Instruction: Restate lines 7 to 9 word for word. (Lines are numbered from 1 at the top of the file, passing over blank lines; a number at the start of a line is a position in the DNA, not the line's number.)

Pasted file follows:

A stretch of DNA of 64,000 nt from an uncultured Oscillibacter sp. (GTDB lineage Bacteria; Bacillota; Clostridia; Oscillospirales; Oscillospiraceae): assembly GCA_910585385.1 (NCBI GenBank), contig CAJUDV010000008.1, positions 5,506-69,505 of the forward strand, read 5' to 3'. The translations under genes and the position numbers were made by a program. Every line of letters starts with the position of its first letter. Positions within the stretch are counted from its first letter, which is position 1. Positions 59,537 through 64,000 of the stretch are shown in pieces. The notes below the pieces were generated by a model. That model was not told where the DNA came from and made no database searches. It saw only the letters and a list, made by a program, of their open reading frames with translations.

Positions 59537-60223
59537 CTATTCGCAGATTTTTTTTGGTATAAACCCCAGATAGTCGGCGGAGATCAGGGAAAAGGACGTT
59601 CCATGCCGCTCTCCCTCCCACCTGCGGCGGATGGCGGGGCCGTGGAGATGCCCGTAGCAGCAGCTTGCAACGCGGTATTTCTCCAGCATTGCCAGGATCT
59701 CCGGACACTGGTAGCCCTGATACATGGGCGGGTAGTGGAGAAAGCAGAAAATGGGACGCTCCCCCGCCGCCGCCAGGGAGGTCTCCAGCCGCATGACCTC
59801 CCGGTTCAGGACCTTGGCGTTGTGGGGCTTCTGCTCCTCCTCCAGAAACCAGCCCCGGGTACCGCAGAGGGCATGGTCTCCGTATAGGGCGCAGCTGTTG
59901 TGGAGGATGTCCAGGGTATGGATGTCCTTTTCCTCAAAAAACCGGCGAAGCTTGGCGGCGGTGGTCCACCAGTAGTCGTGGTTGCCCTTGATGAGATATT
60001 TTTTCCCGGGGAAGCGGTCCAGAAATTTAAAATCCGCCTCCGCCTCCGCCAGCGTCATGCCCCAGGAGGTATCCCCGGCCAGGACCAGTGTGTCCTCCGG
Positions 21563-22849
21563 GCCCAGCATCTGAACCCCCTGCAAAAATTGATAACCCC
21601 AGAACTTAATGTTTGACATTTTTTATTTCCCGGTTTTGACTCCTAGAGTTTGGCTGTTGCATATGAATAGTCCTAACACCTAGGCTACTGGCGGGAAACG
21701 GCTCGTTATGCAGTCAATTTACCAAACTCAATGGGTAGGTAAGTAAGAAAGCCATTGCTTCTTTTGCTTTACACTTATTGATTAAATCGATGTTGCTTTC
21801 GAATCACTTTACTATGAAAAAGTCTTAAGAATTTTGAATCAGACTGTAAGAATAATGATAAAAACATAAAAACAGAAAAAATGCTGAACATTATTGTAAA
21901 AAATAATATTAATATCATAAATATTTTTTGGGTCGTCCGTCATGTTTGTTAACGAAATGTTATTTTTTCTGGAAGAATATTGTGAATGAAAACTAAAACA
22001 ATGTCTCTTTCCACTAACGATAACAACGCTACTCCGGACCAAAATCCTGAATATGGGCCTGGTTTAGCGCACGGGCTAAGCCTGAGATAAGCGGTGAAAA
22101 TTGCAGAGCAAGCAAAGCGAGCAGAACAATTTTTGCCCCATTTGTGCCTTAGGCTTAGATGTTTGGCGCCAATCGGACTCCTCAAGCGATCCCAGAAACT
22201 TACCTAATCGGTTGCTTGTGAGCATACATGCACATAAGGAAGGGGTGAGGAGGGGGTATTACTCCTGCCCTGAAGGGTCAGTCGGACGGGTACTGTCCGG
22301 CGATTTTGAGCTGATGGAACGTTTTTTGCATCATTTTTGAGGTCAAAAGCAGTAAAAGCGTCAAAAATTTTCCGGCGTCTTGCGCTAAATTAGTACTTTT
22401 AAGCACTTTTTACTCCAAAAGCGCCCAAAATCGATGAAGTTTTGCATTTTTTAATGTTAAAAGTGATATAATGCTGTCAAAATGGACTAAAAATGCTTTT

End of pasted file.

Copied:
59901 TGGAGGATGTCCAGGGTATGGATGTCCTTTTCCTCAAAAAACCGGCGAAGCTTGGCGGCGGTGGTCCACCAGTAGTCGTGGTTGCCCTTGATGAGATATT
60001 TTTTCCCGGGGAAGCGGTCCAGAAATTTAAAATCCGCCTCCGCCTCCGCCAGCGTCATGCCCCAGGAGGTATCCCCGGCCAGGACCAGTGTGTCCTCCGG
Positions 21563-22849